The heavy metal scene has spent some time in recent years navel gazing. With every new “wave” that crawls out of the scene’s belly button, there’s one common trait: they’re fundamentally referential. Be it re-thrash, retro Swedish death, retro doom (omg staaahp), and even orthodox black metal, these waves aren’t about doing something new, they’re about making backward-looking music, with the aim of touching the essence of something perceived to be lost. Unfortunately, things that haven’t been doing this in recent years are scenes everyone feels uncomfortable with (generally -core) and these get labelled “modern metal.” So when a band genuinely sounds modern, but isn’t -core, labeling gets hard. And let’s face the facts: Angry Metal Guys need to label, it’s the life blood of this blog and of the reviewing arm of the metal industry.
Trials‘ lucky third record—This Ruined World—poses a problem: it’s tough to label. It is at its core a modern thrash album—and I don’t mean -core, seriously—with few peers and little grounds for reference in 2015. And Trials has been growing into this for some time. While I enjoyed the debut album Witness to the Downfall, I was floored by 2013’s In the Shadow of Swords, which hit the #3 spot on my Top 10(ish) of 2013, and which still ranks as one of the best records I’ve heard in the last 5 years. So This Ruined World comes with a world of expectations.
Trials lives up to the challenge of my heightened expectations by delivering unexpected twists, while keeping an iron-clad fist clenched around the essence of their strength: vicious riffs, slick songwriting, and immense presence. This Ruined World distinguishes itself from the opening salvos through its unique production. Hardly a lo-fi production job, the album still sports a raw, trashy sound. The drums, with splashy symbols and a snare that borders on too loud and too raw, are the lynch pin on which fat (not just audible!) bass and grindy guitar tones rest. Vokillist (get it?) Mark Sugar’s screams add a frenzied layer on top of the whole thing. The best comparison in tone is The Great Southern Trendkill from Pantera; scrappy, raw, heavy and tough. Y’know, like it’s heavy metal or something.
The writing on this record isn’t a huge departure from In the Shadow of Swords, exactly, but there’s a sense of adventure and experimentation on This Ruined World that was not one of the defining features of its predecessor. While Trials is unmistakably a thrash band—with all the triplets, Testament riffs and palm muting that entails—the record is littered with sick riff after inventive lick, and the best part is that they enthrall and surprise. The lead (“Gremlins II”) by Ryan “Still the New Guy” Bruchert and Morbid Angel vibe in opener “Truth Defiled” offsets groove riffing and feeds into one of the coolest dual harmonies ever featured on a metal record (adorably entitled “Tango and Thrash”). “Don’t Believe the Word” features fantastic dissonance and groove and is simultaneously hooky and uncomfortable. The chorus (eh?) on “Beat the System to Death” rocks an inventive melody and a near punk rock intensity, while the verses blast out at 90 miles an hour. And the title track features the sickest Morbid Angel riff since Formulas Fatal to the Flesh on the chorus.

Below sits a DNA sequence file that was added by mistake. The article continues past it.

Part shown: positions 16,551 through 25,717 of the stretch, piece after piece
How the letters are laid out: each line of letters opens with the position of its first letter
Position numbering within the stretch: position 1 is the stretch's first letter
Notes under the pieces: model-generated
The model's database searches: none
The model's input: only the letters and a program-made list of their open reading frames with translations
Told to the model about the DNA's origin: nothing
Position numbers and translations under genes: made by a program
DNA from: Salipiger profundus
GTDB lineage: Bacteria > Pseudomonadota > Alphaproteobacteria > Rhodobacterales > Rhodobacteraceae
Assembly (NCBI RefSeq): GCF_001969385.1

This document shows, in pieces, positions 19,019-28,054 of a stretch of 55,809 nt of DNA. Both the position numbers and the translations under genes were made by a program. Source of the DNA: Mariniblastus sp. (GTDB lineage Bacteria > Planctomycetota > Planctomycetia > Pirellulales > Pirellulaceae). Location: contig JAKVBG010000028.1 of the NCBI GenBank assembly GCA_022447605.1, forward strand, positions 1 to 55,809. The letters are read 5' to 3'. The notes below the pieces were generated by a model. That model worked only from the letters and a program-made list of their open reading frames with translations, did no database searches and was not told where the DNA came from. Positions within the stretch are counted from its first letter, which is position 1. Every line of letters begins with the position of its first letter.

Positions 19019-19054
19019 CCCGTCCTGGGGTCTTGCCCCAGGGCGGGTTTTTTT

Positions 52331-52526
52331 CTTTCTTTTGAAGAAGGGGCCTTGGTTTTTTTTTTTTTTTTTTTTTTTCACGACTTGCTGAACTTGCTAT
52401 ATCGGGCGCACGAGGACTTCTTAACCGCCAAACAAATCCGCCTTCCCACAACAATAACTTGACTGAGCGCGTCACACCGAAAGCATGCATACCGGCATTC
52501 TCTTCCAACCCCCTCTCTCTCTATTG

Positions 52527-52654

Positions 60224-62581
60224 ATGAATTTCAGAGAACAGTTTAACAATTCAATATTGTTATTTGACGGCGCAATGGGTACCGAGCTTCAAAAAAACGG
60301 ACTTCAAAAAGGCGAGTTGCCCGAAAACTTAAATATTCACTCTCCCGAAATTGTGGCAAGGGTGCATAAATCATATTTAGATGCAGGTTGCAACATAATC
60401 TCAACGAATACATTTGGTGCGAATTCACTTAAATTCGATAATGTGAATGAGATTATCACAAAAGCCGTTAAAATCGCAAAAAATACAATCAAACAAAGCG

Trials isn’t all thrash riffs, though. As the commercials of my youth were always reminding me, every rocker has a soft side. This makes rare appearances, but I loved the Opeth-homage on “Inheritance,” the proggy bridge on “Blink of an Eye,” and Mark’s baritone croon litters tracks to great effect on tracks like “Digging My Own Grave” and “This Ruined World.” Unlike a lot of bands who fall into a formula of dropping cleans into the chorus, and screaming over verses, Trials never follows a mold, instead letting songs dictate the vocals. And the band’s melodic side goes hand-in-hand with an elite sense of melody that lands these guys with the Bay Area and Gothenburg greats, without ever feeling derivative.
For me, the biggest weakness is that this album could sound even better if it weren’t as loud as it is. Given the quality of the tone and sound, I’m not sure how having more room to breathe for the bass and drums would hurt This Ruined World. One can argue—as they do—that for their sound to work, they want the record loud and dense, but I disagree. Still, for what it is, the production on this record is good. I love the tone and the whole spectrum of how the instruments work together. The trashy sound gives the album a live feel that is a nice shift away from Industry Standards™, without delving into the DIY sound of un-tuned guitars and one-take vocal tracks that is increasingly popular in the underground.
As a total package This Ruined World is an excellent record. The songs on here are razor sharp, tightly edited, written to be dense, technical, and immense—and it’s the balance Trials strikes between chugging intensity, harmony, dissonance and a fine understanding of dynamics in all the right places which makes this album stand out. I don’t know if these guys are harbingers of a new wave of metal that’s unapologetically interested in cutting the bullshit and writing great songs, or if they’re just a fluke in a wave of stoned kids with bell bottoms and bad mustaches. But whatever they are, I think we should all take a moment to appreciate just how good This Ruined World is and how good Trials is getting.